Operational HR Activities

by Ruth Mayhew; Updated September 26, 2017

There are two kinds of human resources functions: strategic and functional. Strategic human resources functions include developing and implementing long-range management plans. Functional human resources functions include the day-to-day, operational activities that HR generalists and specialists perform, as well as services that HR staff members provide to employees. Operational activities fall into categories parallel to human resources disciplines or areas: recruitment and selection, training and development, workplace safety and risk management, employee relations, and compensation and benefits.

Staffing HR Functions

Not all businesses have a dedicated human resources department; even companies that have a separate HR department may not have several specialists in each area. Employees may perform many of these HR activities whose jobs include other responsibilities in addition to HR tasks, such as an office manager or administrative assistant whose job duties include processing payroll. In smaller-staffed companies, employees who have HR experience, knowledge or expertise may even volunteer for tasks that an HR specialist would typically perform. Still, other employers choose to outsource many of the operational duties to free up time for HR staff to focus on strategic planning rather than tactical functions.

Recruitment and Selection

Employment specialists and recruiters create job postings for vacancies, conduct preliminary interviews and consult with hiring managers on candidate assessments, proper interview techniques and hiring decisions. HR staff members in this discipline also provide current employees with information about interoffice transfers and promotional opportunities.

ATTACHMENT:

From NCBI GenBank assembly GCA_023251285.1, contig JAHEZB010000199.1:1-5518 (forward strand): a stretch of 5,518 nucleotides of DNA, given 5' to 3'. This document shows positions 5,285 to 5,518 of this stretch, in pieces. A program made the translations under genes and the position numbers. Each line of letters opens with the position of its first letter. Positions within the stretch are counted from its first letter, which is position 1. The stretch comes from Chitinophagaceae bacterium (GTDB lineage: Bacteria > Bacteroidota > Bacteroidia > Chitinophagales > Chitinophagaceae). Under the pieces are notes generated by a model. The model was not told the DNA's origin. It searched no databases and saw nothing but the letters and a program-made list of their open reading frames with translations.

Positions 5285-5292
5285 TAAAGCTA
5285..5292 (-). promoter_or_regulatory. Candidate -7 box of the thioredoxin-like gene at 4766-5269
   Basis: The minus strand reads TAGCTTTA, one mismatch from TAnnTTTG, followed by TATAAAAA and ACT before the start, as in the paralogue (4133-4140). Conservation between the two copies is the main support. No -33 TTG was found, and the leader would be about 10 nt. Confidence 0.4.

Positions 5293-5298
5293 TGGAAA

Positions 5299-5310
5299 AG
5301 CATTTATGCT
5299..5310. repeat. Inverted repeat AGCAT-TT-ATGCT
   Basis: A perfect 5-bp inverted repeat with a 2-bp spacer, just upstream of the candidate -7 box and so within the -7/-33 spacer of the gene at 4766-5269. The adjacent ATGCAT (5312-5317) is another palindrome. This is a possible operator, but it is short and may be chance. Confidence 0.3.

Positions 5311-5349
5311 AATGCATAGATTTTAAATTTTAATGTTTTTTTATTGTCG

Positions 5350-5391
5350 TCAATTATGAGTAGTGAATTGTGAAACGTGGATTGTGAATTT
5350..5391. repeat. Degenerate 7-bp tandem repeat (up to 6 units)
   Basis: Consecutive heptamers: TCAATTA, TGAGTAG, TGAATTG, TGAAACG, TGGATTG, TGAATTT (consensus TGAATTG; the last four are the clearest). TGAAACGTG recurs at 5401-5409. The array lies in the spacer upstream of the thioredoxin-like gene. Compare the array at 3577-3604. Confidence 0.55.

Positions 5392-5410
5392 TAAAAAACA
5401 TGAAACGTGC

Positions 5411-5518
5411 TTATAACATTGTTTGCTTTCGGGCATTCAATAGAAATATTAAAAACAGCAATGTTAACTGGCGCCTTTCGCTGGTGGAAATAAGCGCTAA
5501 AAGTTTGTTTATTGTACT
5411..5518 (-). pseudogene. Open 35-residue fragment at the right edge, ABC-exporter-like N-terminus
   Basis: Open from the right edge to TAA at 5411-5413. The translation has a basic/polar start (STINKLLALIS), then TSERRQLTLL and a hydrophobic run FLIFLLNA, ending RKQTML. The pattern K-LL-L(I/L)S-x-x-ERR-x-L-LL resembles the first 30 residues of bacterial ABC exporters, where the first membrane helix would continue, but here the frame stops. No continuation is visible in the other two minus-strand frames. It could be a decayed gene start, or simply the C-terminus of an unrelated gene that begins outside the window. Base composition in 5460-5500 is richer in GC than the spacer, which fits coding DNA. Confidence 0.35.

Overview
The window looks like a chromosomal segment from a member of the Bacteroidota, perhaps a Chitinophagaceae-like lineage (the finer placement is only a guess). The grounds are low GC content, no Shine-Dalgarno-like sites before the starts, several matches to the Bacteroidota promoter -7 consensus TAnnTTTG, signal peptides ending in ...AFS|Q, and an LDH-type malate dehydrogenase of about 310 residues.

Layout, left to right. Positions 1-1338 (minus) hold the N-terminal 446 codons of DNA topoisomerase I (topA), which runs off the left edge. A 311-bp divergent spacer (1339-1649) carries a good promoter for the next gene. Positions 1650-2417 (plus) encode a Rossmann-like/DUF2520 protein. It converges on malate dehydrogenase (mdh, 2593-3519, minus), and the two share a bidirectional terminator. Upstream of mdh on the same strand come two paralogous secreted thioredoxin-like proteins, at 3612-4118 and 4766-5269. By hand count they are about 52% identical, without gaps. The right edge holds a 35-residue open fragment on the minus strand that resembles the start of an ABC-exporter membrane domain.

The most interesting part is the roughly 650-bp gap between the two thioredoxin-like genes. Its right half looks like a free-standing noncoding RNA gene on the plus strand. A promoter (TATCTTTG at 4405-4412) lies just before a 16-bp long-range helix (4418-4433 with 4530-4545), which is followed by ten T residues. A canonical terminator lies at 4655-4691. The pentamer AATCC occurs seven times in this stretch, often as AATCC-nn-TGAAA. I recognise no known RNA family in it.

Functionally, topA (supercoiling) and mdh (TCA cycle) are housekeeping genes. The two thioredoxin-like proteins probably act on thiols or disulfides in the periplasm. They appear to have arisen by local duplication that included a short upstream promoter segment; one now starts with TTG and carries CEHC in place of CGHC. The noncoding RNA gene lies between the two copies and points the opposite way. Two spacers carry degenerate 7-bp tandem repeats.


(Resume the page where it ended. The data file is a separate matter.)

Training and Development

Operational activities for training and development specialists range from delivering new employee orientation to facilitating leadership training for supervisors and managers. HR staff in this discipline are also responsible for conducting needs assessments. Needs assessments determine what type of training employees need and the most effective ways to provide employee training for job skills, work habits or professional development.

Workplace Safety and Risk Management

Maintaining workplace injury logs, filing reports of worker injuries and fatalities, and coordinating benefits for workers’ compensation claims are a few of the operational activities in this HR area. Activities also include maintaining files and reports on safety issues required by law through the U.S. Occupational Safety and Health Administration, such as materials safety data sheets.

Compensation and Benefits

Compensation and benefits activities range from time and attendance recordkeeping to payroll processing and assisting employees with enrollment for benefit plans. Companies that hire separate compensation specialists and benefits specialists usually have clearly defined roles for each. A compensation specialist handles matters related to salaries, wages, incentives and bonuses. Meanwhile, a benefits specialist focuses on processing requests for leaves of absence or health insurance changes due to termination or addition of family members.

Employee Relations

Functional tasks for employee relations staff can include everything from recruitment and selection to compensation and benefits because employee relations issues involve nearly every HR discipline. However, specific employee relations tasks include performing regular walk-throughs to foster relationships with employees in various departments, conducting focus groups or constructing employee opinion survey questions. Employee relations staff also prepare reports for compliance with federal and state employment laws and revise employee handbooks to reflect changes to modify work rules and policies.

About the Author

Ruth Mayhew has been writing since the mid-1980s, and she has been an HR subject matter expert since 1995. Her work appears in "The Multi-Generational Workforce in the Health Care Industry," and she has been cited in numerous publications, including journals and textbooks that focus on human resources management practices. She holds a Master of Arts in sociology from the University of Missouri-Kansas City. Ruth resides in the nation's capital, Washington, D.C.